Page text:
While rose hip is often considered a good source of vitamin C, the processing and drying of the plant actually destroys most of it. Besides vitamin C, other natural chemicals found in rose hip may be helpful for a variety of health conditions.
People use rose hip for osteoarthritis and pain after surgery. It is also used for many other conditions, but there is no good scientific evidence to support these other uses.
Uses & Effectiveness
Possibly Effective for
- Osteoarthritis. Taking rose hip by mouth, alone or with other natural medicines, can reduce pain and stiffness and improve function in people with osteoarthritis.
- Pain after surgery. Taking a single dose of rose hip extract by mouth right before a C-section helps to reduce pain and the need for pain medications after surgery.
When applied to the skin: There isn't enough reliable information to know if rose hip is safe or what the side effects might be.
Special Precautions and Warnings
When applied to the skin: There isn't enough reliable information to know if rose hip is safe or what the side effects might be. Pregnancy and breast-feeding: There isn't enough reliable information to know if rose hip is safe to use as medicine when pregnant or breast-feeding. Stay on the safe side and stick to food amounts.
Kidney stones: In large doses, rose hip might increase the chance of getting kidney stones. This is due to the vitamin C in rose hip.
Aluminum interacts with ROSE HIP
Aluminum is found in most antacids. Rose hips contain vitamin C. Vitamin C can increase how much aluminum the body absorbs. But it isn't clear if this interaction is a big concern. Take rose hip two hours before or four hours after antacids.
Estrogens interacts with ROSE HIP
Rose hip contains vitamin C. Vitamin C can increase how much estrogen the body absorbs. Taking rose hip along with estrogen can increase the effects and side effects of estrogens.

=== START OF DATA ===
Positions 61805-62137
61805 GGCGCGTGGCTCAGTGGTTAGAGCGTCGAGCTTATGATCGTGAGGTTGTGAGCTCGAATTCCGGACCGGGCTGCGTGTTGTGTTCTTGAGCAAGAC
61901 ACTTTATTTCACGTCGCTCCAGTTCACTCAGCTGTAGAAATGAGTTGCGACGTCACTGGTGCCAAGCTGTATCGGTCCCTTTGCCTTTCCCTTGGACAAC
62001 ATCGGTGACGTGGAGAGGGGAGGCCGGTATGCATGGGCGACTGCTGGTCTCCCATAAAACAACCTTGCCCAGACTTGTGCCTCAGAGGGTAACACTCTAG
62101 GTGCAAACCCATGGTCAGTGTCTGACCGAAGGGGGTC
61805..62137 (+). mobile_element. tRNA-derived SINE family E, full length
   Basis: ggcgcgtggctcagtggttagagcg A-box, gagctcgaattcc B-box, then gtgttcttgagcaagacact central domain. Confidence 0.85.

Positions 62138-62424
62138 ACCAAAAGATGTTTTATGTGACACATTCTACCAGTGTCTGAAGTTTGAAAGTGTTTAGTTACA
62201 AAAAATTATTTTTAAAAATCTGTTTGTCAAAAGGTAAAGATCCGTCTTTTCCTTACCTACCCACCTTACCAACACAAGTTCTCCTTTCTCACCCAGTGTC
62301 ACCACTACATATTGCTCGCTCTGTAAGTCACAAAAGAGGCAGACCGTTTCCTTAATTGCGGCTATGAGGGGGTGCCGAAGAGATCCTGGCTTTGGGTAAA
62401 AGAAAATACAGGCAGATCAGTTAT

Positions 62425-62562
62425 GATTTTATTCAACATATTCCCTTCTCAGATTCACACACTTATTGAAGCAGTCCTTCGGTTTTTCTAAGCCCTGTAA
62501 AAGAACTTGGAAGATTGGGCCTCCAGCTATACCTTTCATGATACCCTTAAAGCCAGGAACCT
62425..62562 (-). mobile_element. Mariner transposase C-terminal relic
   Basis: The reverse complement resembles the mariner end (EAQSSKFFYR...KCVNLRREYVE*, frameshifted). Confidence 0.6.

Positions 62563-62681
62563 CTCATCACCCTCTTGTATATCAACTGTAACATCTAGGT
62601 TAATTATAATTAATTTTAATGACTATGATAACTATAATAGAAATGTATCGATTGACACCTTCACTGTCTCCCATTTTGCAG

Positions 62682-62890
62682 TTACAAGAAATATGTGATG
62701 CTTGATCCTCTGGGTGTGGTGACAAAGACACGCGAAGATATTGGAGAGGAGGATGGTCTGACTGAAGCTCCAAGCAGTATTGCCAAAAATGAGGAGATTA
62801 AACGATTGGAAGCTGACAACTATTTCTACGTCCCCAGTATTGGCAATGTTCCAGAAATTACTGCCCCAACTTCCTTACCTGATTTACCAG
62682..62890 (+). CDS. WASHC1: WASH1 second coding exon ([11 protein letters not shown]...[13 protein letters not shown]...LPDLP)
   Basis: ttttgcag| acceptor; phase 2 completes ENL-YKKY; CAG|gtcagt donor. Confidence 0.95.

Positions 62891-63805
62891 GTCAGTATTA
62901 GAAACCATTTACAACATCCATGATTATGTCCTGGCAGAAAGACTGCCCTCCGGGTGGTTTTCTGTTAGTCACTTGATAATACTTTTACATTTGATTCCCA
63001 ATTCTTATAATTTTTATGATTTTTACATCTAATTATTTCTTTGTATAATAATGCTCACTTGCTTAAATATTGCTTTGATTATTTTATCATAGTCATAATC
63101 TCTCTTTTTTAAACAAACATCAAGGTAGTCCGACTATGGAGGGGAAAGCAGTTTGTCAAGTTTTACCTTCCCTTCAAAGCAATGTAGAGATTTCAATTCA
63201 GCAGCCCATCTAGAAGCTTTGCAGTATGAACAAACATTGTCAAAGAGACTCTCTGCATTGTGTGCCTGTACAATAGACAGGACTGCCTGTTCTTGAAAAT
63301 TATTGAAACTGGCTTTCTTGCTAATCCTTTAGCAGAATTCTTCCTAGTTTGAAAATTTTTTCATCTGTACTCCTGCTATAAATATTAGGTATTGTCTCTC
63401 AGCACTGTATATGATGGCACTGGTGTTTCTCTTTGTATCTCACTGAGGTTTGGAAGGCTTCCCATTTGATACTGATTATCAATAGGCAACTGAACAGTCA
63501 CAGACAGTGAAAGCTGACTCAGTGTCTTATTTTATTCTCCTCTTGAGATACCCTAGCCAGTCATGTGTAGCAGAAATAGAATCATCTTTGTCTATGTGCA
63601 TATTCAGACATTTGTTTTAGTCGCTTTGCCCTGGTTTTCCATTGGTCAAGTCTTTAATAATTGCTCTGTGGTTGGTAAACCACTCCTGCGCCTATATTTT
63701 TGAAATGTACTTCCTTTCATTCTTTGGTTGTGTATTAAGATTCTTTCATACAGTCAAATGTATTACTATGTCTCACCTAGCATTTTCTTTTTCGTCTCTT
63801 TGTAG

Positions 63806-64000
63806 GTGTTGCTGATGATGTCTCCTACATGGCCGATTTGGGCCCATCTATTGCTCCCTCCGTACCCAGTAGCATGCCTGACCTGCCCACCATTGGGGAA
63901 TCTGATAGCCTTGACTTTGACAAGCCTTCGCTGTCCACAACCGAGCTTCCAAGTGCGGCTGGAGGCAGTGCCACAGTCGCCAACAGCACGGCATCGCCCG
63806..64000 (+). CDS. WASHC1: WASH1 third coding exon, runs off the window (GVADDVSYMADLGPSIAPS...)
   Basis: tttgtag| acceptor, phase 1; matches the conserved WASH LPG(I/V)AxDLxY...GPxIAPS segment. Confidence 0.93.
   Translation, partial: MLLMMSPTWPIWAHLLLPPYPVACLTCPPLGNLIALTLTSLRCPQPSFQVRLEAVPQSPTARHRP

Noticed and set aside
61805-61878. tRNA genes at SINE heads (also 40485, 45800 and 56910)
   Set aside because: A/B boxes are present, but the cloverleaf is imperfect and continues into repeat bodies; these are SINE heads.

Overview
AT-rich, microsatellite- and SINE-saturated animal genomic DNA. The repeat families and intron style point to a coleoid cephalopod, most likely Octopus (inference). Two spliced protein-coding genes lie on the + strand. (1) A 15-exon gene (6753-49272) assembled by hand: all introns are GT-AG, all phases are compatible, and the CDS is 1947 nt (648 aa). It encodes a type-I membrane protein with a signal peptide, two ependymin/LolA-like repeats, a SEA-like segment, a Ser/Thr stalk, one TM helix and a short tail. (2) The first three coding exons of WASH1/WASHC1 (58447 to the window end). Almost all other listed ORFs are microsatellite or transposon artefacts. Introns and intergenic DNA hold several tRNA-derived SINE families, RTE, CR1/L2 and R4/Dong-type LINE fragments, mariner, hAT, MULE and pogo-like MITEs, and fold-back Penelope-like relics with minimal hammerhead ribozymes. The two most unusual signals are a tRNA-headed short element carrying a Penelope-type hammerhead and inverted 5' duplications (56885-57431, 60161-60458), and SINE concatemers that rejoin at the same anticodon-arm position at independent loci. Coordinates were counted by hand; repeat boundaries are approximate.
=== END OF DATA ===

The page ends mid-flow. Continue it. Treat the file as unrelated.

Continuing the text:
Lithium interacts with ROSE HIP
Taking rose hip might decrease how well the body gets rid of lithium. This could increase how much lithium is in the body and result in serious side effects. Talk with your healthcare provider before using this product if you are taking lithium. Your lithium dose might need to be changed.
Warfarin (Coumadin) interacts with ROSE HIP
Warfarin is used to slow blood clotting. Rose hip contains vitamin C. Large amounts of vitamin C might decrease the effects of warfarin. Decreasing the effects of warfarin might increase the risk of clotting. Be sure to have your blood checked regularly. The dose of your warfarin might need to be changed.
Medications that slow blood clotting (Anticoagulant / Antiplatelet drugs) interacts with ROSE HIP
Rose hip might slow blood clotting. Taking rose hip along with medications that also slow blood clotting might increase the risk of bruising and bleeding.
Medications for cancer (Alkylating agents) interacts with ROSE HIP
Rose hip contains vitamin C, which is an antioxidant. There is some concern that antioxidants might decrease the effects of some medications used for cancer. If you are taking medications for cancer, check with your healthcare provider before taking rose hip.
Medications for cancer (Antitumor antibiotics) interacts with ROSE HIP
Rose hip contains vitamin C, which is an antioxidant. There is some concern that antioxidants might decrease the effects of medications used for cancer. If you are taking medications for cancer, check with your healthcare provider before taking rose hip.
Be cautious with this combination
Aspirin interacts with ROSE HIP
Vitamin C might decrease how much aspirin is removed in the urine. Rose hip contains vitamin C. Taking rose hip could increase the chance of aspirin-related side effects. But research suggests that this is not an important concern, and that the vitamin C in rose hip does not interact in a meaningful way with aspirin.
Be watchful with this combination
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CONDITIONS OF USE AND IMPORTANT INFORMATION: This information is meant to supplement, not replace advice from your doctor or healthcare provider and is not meant to cover all possible uses, precautions, interactions or adverse effects. This information may not fit your specific health circumstances. Never delay or disregard seeking professional medical advice from your doctor or other qualified health care provider because of something you have read on WebMD. You should always speak with your doctor or health care professional before you start, stop, or change any prescribed part of your health care plan or treatment and to determine what course of therapy is right for you.
This copyrighted material is provided by Natural Medicines Comprehensive Database Consumer Version. Information from this source is evidence-based and objective, and without commercial influence. For professional medical information on natural medicines, see Natural Medicines Comprehensive Database Professional Version.
© Therapeutic Research Faculty 2020.